Walden NURS 6050 Week 8 Discussion

Walden NURS 6050 Week 8 Discussion

Walden NURS 6050 Week 8 Discussion

Initial post question

In considering the needs of those military members and their families after returning from combat it is easy to determine the obvious. The impact of injuries, whether physical or not, has a potential for a far more negative outcome than what seems at first glance. Two of the most obvious injuries often seen with returning Veterans are Post Traumatic Stress Disorder, and musculoskeletal injury with chronic pain. The latter is said to be the most common health concern with those soldiers returning from deployments post 9-11 (Spelman et al.). Traumatic brain injury and post-concussive disorder are also noted as the “signature injuries of current conflicts”. Regardless, all three health issues are significant and they also share several of the same symptoms. Walden NURS 6050 Week 8 Discussion


Due to the stigma associated with accessing mental health resources such as counseling, activities, and even vocational rehab services at times, many military veterans do not access these services outside of the VA. Furthermore, it was interesting to discover that military actions profoundly impacting outcomes into civilian institutions after “prompt removal of problematic wounded soldiers” (Seamone, et al., 2014) has become a trend. Without going into detail about processes of discharge status in the military, attention has been drawn to this very issue resulting in loss of eligibility VA services for thousands. According to Seamone, VA services, more specifically the health care coverage itself, is likely one of the most important health needs of returning veterans and families.  Lack of health care resulting in further devastating exacerbating and chronic symptoms including domestic violence and intergenerational transmission of mental illnesses can alter a family in devastating ways.

According to O’MahoneyPaquin, author of “Social Justice Advocacy in Nursing: What is it?”,  the social justice advocacy model could be employed as a perfect tool here. In advocating to challenge such a reality we as nurses must make assessments in the upstream approach relating to discharges from the military. In researching this briefly, I found that the military has discharged soldiers who have difficulty and/or suffer from the new onset of mental health disorders resulting from service i.e. PTSD, anger problems, anxiety, and misconduct. Self-confidence, self-worth, ability to find and secure a job and risk for depression and suicide become significant factors to many of the veterans who have been to battle or around it (Allen et al., 2013). And, with further investigations, it is clear that the military often criminalizes these behaviors resulting in discharge rather than addressing the mental health needs prior to discharge (Allen et al., 2013).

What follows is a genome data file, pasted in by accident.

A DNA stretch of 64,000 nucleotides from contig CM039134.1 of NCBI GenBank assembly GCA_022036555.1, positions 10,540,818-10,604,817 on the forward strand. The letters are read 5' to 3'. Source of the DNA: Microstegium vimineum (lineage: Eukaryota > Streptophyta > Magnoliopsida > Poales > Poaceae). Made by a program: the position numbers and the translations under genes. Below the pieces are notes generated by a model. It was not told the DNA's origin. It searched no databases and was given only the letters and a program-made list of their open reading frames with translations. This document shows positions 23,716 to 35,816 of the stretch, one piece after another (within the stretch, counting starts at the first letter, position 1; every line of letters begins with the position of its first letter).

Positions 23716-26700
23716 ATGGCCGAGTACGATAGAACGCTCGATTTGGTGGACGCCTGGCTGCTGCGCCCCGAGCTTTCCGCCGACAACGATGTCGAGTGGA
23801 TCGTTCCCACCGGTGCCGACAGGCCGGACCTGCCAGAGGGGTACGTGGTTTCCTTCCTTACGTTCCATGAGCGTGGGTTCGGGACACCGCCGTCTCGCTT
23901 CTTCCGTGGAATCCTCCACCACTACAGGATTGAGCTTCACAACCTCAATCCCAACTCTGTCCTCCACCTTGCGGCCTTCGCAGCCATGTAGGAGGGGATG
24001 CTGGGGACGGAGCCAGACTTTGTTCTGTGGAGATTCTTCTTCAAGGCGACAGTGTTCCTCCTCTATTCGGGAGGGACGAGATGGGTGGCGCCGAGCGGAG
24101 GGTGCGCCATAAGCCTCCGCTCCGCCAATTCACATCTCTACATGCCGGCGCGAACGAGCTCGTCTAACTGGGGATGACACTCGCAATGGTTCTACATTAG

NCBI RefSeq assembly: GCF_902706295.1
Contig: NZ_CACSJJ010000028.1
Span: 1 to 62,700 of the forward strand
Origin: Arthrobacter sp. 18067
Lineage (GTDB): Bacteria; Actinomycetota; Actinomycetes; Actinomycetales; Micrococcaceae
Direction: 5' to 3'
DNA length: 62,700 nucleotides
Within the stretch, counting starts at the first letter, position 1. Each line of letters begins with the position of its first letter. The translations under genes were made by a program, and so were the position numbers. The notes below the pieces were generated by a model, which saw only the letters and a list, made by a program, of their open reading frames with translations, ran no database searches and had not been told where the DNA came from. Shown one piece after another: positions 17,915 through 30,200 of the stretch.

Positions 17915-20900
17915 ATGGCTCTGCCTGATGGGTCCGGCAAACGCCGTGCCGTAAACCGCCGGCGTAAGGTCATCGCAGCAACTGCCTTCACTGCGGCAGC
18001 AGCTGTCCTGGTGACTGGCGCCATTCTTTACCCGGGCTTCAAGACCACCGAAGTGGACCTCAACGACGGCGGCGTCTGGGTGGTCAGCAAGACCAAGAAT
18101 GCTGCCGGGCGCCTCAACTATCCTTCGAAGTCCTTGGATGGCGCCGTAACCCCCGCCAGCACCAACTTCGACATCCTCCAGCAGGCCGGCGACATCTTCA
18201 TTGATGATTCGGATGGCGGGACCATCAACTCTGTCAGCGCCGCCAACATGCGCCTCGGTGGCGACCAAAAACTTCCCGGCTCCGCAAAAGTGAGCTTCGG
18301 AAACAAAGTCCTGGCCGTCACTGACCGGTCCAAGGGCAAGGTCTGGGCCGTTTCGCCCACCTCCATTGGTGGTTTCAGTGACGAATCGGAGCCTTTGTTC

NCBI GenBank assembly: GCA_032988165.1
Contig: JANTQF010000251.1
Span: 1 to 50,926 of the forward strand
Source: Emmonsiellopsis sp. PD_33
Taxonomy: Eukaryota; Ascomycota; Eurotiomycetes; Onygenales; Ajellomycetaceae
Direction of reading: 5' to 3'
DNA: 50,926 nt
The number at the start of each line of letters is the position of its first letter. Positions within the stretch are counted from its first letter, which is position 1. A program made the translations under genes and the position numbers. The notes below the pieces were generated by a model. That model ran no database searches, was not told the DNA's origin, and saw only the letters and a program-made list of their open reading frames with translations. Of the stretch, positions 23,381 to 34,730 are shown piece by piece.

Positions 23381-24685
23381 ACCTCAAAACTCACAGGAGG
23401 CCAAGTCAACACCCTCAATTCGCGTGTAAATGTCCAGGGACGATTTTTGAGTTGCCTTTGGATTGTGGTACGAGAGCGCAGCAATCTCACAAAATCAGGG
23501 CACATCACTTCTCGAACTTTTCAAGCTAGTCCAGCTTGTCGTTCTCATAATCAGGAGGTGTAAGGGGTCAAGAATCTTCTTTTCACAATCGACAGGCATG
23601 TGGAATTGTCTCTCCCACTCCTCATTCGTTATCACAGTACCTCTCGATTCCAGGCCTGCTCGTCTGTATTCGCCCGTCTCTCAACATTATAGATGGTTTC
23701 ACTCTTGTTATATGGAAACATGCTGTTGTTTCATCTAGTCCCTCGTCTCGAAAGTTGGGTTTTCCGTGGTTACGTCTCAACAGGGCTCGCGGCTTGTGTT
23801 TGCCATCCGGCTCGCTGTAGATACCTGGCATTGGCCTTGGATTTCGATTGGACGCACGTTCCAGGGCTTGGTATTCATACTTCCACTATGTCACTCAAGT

For the military, this is a much more expedient resolution to problematic military personnel than lengthy treatment. Here is where advocating for mental health assessments, diagnosing, and implementing treatment such as medication and therapy before any discharge from the military can occur. The collection of evidence based-data from the downstream end, where ED visits and jail-house nursing can provide critical information regarding veterans, both honorably and dishonorably discharged. This is part of our evidence and ammunition. Calling on our comrades including organizations, nurse-leaders, nursing researchers, educators, and front line nurses to play a role in addressing our state and federal government roles in caring for our veterans suffering from both physical and mental illnesses during, and post-discharge. NURS 6050 Week 8 Discussion

Nurses have a responsibility to not only care for and advocate for the patients we see as front line nurses, but to also advocate for those we do not see every day. Veterans serve our country whether during wartime or not. In the very least, their health care should be part of the benefits package until the end of life…Hmmm, another advocacy project to think about?


Allen, P. E., Armstrong, M. L., Conard, P. L., Saladiner, J. E., & Hamilton, M. J. (2013). Veterans’ health care considerations for today’s nursing curricula. Journal of Nursing Education, 52(11), 634-640. doi:http://dx.doi.org/10.3928/01484834-20131017-01

Bakameier, B. (2008)”Upstream nursing practice and research. Applied nursing research, 21(1), 5052.

Seamone, E. R., McGuire, J., Sreenivasan, S., Clark, S., Smee, D., & Dow, D. (2014). Moving upstream: Why rehabilitative justice in military discharge proceedings serves a public health interest.         American Journal of Public Health, 104(10), 1805-11. Retrieved from http://search.proquest.com.ezp.waldenulibrary.org/docview/1564433185?accountid=14872

Spelman, J. F., Hunt, S. C., Seal, K. H., &Burgo-black, A. (2012). Post deployment care for returning combat veterans. Journal of General Internal Medicine, 27(9), 1200-9. doi:http://dx.doi.org/10.1007/s11606-012-2061-1

Social Justice Advocacy in Nursing: What Is It? How Do We Get There?. (2011). Creative Nursing17(2), 63-67. doi:10.1891/1078-4535.17.2.63. NURS 6050 Week 8 Discussion